This past weekend returned us to one of the big media stories of the winter. Two-time Pulitzer Prize-winning New York Times correspondent Anthony Shadid died of an apparent asthma attack while attempting to leave Syria following a dangerous reporting mission. Ed Shadid, a cousin of Anthony’s, said in a speech to the Arab-American Anti-Discrimination Committee that a fight with his editors preceded Anthony Shadid’s fateful Syria trip.

According to Politico, Ed Shadid said that Anthony Shadid told his wife, Nada Bakri, that if he died in Syria, the New York Times would carry the blame.

Bakri isn’t talking, except for this statement on Twitter:

I do not approve of and will not be a part of any public discussion of Anthony’s passing. It does nothing but sadden Anthony’s children to have to endure repeated public discussion of the circumstances of their father’s death.

Though the New York Times has taken issue with Ed Shadid’s version of events, it’s unlikely ever to detail discussions leading up to the Syria mission, meaning that a full and authoritative account may never materialize. A recent story in the Los Angeles Times cites Tyler Hicks, a photographer who accompanied Shadid on the Syria trip, as saying that it was Shadid who pressured his superiors to let him make the trip.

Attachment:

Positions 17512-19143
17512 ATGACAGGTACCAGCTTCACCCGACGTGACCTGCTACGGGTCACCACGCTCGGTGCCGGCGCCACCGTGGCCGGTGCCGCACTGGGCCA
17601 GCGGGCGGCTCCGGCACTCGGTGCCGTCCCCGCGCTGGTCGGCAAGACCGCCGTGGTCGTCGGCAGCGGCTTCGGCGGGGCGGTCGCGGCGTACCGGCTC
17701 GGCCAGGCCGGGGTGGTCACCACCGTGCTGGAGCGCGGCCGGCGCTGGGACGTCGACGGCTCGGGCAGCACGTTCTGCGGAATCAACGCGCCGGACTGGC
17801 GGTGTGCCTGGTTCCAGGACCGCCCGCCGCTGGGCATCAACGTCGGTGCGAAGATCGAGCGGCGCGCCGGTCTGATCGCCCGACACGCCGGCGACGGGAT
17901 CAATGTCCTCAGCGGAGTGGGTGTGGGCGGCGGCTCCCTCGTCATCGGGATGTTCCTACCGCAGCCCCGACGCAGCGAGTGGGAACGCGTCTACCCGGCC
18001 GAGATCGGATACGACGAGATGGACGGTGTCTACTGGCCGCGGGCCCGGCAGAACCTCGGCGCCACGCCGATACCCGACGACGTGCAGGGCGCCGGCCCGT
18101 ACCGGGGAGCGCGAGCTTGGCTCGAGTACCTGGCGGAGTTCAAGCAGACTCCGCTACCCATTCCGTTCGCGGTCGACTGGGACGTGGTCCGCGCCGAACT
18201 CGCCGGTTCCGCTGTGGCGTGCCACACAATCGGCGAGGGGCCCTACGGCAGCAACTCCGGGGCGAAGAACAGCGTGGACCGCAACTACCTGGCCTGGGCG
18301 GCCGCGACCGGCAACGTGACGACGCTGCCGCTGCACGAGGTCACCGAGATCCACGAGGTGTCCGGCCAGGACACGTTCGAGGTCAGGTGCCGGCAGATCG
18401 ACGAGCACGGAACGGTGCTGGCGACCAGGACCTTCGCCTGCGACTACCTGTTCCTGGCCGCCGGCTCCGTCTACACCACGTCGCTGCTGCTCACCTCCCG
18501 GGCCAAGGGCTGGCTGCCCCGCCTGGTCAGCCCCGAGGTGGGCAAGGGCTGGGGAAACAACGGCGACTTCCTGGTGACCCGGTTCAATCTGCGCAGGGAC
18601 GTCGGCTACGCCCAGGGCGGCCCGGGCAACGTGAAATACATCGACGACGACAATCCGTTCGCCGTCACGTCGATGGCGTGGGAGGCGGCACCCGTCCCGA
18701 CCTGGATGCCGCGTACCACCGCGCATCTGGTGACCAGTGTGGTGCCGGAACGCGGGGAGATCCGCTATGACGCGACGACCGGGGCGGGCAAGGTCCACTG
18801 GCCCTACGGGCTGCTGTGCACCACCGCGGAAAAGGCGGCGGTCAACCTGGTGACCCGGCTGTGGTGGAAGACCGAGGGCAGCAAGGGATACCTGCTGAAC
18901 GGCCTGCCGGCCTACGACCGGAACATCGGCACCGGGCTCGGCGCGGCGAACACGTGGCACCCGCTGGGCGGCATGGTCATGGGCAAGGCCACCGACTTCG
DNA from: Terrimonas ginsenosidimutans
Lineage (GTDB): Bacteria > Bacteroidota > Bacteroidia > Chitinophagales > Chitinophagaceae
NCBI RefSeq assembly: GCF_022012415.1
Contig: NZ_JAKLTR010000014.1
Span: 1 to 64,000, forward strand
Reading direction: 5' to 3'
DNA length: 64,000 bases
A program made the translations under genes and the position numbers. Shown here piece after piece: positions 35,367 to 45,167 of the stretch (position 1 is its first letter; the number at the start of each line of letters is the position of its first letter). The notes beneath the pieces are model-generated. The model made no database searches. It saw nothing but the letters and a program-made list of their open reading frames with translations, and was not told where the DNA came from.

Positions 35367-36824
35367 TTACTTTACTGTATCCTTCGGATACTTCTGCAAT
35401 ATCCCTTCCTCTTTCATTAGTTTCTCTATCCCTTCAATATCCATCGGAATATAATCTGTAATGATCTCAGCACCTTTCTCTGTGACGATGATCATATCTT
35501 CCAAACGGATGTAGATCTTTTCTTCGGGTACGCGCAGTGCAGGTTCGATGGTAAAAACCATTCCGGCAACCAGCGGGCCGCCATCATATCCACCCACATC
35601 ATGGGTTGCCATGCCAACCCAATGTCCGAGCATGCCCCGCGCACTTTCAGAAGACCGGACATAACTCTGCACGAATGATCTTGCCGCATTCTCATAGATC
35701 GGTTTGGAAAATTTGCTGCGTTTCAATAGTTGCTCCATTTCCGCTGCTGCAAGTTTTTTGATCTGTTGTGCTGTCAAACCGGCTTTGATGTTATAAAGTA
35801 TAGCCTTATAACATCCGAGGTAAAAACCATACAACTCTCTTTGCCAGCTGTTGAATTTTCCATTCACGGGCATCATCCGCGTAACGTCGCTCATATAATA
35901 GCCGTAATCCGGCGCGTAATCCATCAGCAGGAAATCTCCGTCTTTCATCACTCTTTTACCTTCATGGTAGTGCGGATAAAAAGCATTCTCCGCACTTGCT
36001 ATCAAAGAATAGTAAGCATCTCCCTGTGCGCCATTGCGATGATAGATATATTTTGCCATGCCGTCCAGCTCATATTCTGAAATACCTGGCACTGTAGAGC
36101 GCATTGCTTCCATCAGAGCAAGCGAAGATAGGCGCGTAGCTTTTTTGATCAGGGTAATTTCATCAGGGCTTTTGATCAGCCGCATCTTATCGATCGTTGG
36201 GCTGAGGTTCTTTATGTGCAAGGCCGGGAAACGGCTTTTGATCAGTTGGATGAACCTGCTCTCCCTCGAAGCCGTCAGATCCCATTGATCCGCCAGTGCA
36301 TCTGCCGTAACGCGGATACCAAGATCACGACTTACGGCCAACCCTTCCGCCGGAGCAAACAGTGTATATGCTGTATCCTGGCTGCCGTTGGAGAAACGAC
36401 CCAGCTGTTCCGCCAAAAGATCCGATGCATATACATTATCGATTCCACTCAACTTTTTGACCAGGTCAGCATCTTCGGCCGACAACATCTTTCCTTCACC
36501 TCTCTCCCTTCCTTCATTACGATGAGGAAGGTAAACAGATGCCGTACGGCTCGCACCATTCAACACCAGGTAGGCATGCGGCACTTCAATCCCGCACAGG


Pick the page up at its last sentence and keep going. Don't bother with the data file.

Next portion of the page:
If what Ed Shadid is alleging had been a pattern of editorial conduct at the New York Times, however, we would likely have heard some voices speaking up — perhaps anonymously — in stories following Anthony Shadid’s death. But there’s been little or no such chatter.

Photojournalist Michael Kamber, a former contract photographer for the New York Times who knew Anthony Shadid, had this to say on the topic:

This doesn’t sound at all like my experience with the NYT or with Anthony. It’s totally implausible that NYT editors would try to force any reporter, especially one of Anthony’s stature, into a warzone. I’ve covered about a dozen conflicts for the paper and they’ve never urged me to go to a single one. In fact, my editors usually bent over backwards to make sure that I wanted to go into combat zones. And I knew Anthony pretty well, he was absolutely passionate about covering the Arab Spring.